The following website with its interesting name has a lot to offer: www.fuckedinparkslope.com

Now to change the subject . . . have an extraordinary day everyone!

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“To know how to live is my trade and my art.” – Michel De Montaigne

“The moment your attention turns to the now you feel a presence, a stillness, a peace.” -Eckhart Tolle

“I live for every present moment and don’t think about the future.” -Henry Schliemann (from the book The Greek Treasure by Irving Stone)

“May I always be in the right place at the right time to do as much good as possible.” -Raymon Grace

a black bra

This is a very simple story, and, since it’s Martin Luther King Day, I want to tell it. It was in the 1970’s that two baby girls were born, and at a certain age they became very good friends. One of them was black; the other was white. In high school, among other things, they stayed true to what many teenage girls do, -try to figure out what was what in the fashion world. White shirts were popular, and detailing one’s bra wasn’t, at least not in the every day world. The girls discussed this, and one day one of them said she had the answer, she’d bought a black bra, it’s perfect, and, she said, you have to buy one too. And so it seemed that what went underneath a white shirt was solved. Away they went to purchase a black bra for the one who didn’t have one. In the fitting room, however, it became obvious that what worked for one wasn’t going to work for the other, and, of course, they did what many fourteen year old girls do; they giggled. Imagine a world in which no one notices, or cares about, another’s skin color, and just understands that the Creator created with variety in mind. When we look around it’s apparent that there’s no boredom in the Creator’s work – only boredom in our way of thinking. www.mlkday.gov I said it was a simple story.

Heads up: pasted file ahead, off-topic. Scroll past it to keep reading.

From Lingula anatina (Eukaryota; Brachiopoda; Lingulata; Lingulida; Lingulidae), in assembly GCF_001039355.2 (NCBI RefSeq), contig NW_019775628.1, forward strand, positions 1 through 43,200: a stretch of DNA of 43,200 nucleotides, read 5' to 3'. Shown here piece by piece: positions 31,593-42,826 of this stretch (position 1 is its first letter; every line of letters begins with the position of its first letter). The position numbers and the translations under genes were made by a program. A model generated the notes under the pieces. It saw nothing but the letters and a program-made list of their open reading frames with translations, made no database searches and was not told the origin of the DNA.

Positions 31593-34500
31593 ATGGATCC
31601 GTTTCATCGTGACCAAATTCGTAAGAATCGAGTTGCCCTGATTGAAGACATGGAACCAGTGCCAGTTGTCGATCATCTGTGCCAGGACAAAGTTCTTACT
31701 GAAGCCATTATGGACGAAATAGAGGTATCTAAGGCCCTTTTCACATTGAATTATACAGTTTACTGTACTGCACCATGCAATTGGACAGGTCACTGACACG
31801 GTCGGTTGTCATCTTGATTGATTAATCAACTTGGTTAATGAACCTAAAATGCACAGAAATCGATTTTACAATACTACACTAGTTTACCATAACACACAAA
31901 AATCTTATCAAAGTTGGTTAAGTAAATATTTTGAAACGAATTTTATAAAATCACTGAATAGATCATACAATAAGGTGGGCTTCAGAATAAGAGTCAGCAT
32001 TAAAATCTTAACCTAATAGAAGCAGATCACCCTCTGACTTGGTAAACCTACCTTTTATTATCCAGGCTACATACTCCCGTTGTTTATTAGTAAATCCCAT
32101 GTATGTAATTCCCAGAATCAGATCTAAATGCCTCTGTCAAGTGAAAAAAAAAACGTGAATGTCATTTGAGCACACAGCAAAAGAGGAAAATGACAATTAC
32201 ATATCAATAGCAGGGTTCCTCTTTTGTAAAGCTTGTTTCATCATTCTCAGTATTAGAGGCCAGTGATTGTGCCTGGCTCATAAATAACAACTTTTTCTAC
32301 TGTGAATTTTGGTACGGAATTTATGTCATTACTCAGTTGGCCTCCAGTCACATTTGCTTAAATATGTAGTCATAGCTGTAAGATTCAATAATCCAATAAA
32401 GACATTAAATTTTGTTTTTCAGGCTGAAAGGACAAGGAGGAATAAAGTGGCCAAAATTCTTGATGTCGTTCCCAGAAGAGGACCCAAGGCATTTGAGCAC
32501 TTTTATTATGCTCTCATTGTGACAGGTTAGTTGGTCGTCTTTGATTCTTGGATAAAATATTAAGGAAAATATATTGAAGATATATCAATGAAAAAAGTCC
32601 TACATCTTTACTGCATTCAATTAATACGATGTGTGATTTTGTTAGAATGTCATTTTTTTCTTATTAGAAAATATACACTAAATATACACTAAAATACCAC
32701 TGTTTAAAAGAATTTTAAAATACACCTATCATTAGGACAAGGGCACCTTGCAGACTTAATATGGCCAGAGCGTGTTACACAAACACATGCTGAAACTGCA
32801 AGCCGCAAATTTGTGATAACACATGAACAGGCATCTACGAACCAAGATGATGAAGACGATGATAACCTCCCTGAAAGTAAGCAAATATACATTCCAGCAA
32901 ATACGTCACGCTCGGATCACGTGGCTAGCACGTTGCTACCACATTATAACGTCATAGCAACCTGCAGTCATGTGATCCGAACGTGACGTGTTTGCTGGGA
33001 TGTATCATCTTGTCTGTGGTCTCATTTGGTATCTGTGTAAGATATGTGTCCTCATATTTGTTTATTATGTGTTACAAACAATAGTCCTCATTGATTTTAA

every so often and once in awhile

Every so often and once in awhile are two delightfully mysterious and playful expressions. Mysterious because they say very little, and playful because they hint of wanting to casually hold back in being too specific. It’s a rather useful ploy when one’s not ready to answer, or when an iffy answer suffices. I wonder how these string of words manage to get accepted at face value, suggesting a listener actually knows what’s meant when a question is answered with one, or the other of these two idioms. It’s amusing when you think about it. For instance, someone asks: “Do you cook for your family?” and you reply, “Every so often.” What exactly does that mean – once a year, every other month, only on weekends? The questioner is still in the dark with no real answer forthcoming (because you’re on to a different subject), and the fact that take-out is on the agenda most days is yours to divulge, or not. The one who first strung these words together was: 1) very clever, 2) in a tight spot, 3) didn’t like to commit, or 4) a fast thinker. They allow for easy answering of some ticklish questions. Clever, indeed.